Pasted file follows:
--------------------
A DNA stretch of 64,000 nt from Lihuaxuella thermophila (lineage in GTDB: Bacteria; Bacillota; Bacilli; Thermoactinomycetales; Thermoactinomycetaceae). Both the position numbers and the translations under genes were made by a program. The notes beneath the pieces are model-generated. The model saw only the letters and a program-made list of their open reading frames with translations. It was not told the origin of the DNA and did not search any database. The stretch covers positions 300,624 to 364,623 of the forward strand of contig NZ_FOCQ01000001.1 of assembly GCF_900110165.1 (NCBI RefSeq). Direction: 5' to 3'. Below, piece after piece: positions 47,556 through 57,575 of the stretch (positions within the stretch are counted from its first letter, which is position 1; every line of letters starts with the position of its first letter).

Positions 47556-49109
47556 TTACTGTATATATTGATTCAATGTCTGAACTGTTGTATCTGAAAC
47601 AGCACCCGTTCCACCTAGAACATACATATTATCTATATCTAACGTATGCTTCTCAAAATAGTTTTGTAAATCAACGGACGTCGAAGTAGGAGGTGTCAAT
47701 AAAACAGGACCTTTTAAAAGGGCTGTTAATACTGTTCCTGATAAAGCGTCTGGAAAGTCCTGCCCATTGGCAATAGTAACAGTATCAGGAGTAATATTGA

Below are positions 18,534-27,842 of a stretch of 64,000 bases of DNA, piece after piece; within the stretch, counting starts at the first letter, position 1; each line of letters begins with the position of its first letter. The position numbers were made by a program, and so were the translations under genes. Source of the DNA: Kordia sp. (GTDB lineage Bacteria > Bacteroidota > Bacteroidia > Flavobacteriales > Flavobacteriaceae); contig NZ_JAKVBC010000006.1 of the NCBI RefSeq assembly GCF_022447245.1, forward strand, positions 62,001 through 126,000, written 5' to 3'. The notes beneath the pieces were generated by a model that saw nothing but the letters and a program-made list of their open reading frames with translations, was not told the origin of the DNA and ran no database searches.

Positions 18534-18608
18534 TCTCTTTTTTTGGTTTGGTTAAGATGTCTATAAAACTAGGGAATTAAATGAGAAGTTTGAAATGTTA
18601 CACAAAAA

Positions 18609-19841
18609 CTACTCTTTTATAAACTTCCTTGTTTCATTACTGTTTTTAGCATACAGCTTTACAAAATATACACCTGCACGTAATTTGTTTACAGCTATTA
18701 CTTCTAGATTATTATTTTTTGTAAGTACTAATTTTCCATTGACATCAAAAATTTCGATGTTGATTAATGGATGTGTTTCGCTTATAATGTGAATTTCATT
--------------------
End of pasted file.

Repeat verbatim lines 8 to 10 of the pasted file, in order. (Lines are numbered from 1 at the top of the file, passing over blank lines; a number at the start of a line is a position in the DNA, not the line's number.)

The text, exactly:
18534 TCTCTTTTTTTGGTTTGGTTAAGATGTCTATAAAACTAGGGAATTAAATGAGAAGTTTGAAATGTTA
18601 CACAAAAA

Positions 18609-19841